I posed the same question to the folks at Apollo in a couple of calls last night, but they declined comment.

Whall, Haenggi and Nuccio also spoke about how the new Protection 1—with the staff, expertise and client base and geographic coverage that ASG brings—will be uniquely positioned in the industry.

Haenggi said that Apollo has been studying the industry for some time. They liked that Protection 1 has "not only has the national footprint, but also the breadth of services and markets serving residential, commercial and national accounts," she said.  "Back in the day, there was ADT that had the size and breadth. Today, there is no one serving across all of these segments with the size of Protection 1. We are in a position to take that lead but do it with a decidedly ‘Protection 1 approach’ to business."

Barnes concurred with Haenggi, saying P1, especially with ASG added, is the largest industry player with "a business model on which most of the industry was built. That is, having a large commitment to specific geographic markets and a broad range of product and services aimed at virtually the entire spectrum of customer types—everything from low-cost, entry-level residential systems, including a DIY offering, all the way up to large-scale systems for the commercial and institutional segments.

Both companies also know how to acquire and consolidate smaller companies, Barnes noted. "This robust approach is in contrast to virtually all of the other large, national players, who are more narrowly focused, such as Tyco, Stanley and Diebold on commercial markets, and ADT, Vivint, and Monitronics primarily on the residential market."

What does Tim Whall say about Protection 1's expansion plans? Will it expand beyond the U.S. market? “I think it's safe to say that Protection 1 will hold not just a U.S. footprint, but a North American footprint," he said.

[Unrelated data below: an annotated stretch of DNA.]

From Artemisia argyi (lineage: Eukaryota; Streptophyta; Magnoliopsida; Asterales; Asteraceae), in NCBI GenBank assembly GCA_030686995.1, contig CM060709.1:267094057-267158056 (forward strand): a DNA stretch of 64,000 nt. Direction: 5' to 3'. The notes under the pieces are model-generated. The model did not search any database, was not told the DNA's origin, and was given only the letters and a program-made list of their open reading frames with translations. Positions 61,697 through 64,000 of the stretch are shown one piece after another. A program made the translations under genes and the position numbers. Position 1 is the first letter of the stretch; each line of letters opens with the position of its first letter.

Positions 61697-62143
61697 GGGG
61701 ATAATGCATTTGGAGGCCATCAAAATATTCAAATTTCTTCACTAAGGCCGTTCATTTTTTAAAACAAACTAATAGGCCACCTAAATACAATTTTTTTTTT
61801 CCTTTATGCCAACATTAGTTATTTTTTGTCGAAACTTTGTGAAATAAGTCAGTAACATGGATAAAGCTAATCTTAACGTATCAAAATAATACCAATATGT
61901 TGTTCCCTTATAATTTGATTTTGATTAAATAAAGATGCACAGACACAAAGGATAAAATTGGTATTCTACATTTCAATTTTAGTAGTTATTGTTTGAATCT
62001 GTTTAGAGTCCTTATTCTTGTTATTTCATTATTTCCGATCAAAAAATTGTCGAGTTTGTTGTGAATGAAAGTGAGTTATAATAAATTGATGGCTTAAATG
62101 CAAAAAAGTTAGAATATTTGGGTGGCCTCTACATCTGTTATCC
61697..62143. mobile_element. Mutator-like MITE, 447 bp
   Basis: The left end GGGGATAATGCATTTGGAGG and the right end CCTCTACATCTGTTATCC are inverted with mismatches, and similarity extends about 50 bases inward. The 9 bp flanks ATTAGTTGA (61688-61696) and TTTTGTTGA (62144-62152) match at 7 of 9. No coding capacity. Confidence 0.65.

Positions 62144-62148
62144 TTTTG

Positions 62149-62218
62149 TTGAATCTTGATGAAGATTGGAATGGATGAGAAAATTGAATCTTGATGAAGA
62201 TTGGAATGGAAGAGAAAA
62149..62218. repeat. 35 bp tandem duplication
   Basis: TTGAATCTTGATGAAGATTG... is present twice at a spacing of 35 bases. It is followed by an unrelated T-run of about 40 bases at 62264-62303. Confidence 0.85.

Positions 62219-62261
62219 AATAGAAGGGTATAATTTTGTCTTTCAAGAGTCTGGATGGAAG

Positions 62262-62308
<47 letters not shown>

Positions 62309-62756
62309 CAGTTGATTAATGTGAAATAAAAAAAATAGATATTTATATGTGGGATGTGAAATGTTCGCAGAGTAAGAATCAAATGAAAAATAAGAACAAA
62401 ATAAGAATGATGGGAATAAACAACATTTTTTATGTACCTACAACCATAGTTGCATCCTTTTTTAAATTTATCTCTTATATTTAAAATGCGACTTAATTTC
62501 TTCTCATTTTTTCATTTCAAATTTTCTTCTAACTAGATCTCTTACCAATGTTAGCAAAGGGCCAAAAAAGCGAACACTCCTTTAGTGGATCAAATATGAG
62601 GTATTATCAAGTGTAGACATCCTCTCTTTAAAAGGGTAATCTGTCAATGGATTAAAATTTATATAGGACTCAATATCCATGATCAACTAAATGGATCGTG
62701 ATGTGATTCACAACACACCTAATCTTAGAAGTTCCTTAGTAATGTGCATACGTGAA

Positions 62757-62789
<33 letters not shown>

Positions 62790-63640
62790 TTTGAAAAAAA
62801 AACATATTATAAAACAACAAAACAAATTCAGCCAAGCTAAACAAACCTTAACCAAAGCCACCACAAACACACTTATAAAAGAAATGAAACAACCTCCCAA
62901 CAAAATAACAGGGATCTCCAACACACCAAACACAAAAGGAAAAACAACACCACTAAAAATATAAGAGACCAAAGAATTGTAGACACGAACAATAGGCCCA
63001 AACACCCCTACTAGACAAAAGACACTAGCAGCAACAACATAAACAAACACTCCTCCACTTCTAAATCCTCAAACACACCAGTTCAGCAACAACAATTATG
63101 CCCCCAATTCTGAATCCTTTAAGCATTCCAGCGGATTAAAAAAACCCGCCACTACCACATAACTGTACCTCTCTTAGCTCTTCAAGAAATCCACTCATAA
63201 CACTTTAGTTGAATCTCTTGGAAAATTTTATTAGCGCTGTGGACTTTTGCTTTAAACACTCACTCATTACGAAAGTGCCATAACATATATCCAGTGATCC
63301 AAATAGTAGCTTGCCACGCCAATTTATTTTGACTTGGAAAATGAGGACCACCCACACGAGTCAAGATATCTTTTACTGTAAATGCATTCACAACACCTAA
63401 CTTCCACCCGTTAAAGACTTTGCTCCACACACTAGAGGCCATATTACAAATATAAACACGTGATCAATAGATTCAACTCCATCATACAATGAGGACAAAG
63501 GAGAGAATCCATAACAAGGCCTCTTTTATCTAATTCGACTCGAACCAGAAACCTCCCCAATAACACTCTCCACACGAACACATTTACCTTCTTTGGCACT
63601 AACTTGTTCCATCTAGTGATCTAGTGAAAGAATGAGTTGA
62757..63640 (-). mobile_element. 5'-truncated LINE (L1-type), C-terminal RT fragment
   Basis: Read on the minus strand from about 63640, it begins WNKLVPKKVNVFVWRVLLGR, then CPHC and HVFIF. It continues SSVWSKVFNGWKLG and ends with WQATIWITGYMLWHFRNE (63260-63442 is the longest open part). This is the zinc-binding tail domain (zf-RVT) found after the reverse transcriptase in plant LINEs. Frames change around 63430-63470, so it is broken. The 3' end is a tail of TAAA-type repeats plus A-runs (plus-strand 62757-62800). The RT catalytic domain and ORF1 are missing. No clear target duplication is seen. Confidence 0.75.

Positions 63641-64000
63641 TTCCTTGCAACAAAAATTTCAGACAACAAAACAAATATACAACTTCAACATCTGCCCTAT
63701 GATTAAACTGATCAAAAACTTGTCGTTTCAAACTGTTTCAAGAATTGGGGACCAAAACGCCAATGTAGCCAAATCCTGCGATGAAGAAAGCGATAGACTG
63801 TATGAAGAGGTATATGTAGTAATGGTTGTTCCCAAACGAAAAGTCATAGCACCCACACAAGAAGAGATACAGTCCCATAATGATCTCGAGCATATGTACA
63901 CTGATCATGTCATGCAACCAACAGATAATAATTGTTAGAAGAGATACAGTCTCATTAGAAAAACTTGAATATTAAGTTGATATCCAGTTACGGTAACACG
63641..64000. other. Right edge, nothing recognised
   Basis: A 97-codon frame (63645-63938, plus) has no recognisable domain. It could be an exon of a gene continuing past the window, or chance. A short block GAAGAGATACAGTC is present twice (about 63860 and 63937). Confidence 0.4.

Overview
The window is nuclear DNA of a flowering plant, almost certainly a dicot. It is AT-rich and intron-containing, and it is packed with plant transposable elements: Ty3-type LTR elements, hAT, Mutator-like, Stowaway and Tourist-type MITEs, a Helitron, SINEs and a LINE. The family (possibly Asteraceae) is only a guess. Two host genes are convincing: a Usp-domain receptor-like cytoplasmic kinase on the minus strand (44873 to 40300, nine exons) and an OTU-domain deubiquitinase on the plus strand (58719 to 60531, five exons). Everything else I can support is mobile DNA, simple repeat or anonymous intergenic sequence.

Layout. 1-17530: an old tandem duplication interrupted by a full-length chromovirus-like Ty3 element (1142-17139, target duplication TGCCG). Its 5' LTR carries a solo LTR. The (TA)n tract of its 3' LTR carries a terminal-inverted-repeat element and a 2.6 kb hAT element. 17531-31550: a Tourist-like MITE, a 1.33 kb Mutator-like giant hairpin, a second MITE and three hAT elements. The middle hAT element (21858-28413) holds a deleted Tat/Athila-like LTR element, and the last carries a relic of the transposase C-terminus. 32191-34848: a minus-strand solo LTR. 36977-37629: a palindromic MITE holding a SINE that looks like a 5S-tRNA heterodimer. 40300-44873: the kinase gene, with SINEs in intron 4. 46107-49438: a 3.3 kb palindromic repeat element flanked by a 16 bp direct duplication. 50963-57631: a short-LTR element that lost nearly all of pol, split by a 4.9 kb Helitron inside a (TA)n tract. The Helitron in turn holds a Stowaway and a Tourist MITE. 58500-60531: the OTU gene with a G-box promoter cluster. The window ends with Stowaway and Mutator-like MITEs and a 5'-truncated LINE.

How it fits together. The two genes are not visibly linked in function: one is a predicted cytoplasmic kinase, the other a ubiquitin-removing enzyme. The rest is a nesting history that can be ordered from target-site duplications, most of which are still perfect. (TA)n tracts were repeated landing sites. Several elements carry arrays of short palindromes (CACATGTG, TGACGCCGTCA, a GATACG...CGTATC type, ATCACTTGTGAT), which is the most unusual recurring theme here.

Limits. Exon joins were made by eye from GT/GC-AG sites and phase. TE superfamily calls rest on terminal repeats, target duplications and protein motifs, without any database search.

Asked about possible aspirations for a global presence, Whall laughed and said: “Well, before we talk international, let’s get this deal signed first and over the line—we’ll see how international we get, but I certainly would not rule out lots of growth from Protection 1 over the next several years.”

Private equity is no stranger to security, especially in the past two years. Recent deals include: Vivint to Blackstone, SAFE to ICV Partners, ACA to Norwest Capital, and most recently, Ackerman to Imperial Capital, Barnes noted. However, this deal stands out, he said.  "I can’t remember an investor like Apollo making a first step into the industry, on this scale, doing two transactions at the same time, and particularly with such a good fit between the two."

To attract private equity investors, Barnes said you "have to have all of the requisite pieces of the puzzle…size, capability, management, and growth. In addition, you generally have to have a strong overall industry opportunity, since one is effectively competing against all other possible investment opportunities." 

The long list of dealmakers involved in this transaction include: Financing is provided by Credit Suisse, Barclays, Deutsche Bank, Jefferies and RBC. Paul, Weiss, Rifkind, Wharton & Garrison LLP is acting as legal adviser to Apollo; Latham & Watkins LLP is acting as legal adviser to Protection 1; and Kirkland & Ellis LLP is acting as legal adviser to ASG Security. Morgan Stanley and Raymond James are acting as financial advisors to Protection 1 and Goldman Sachs is acting as financial advisor to ASG Security. Barnes Associates is advising Apollo.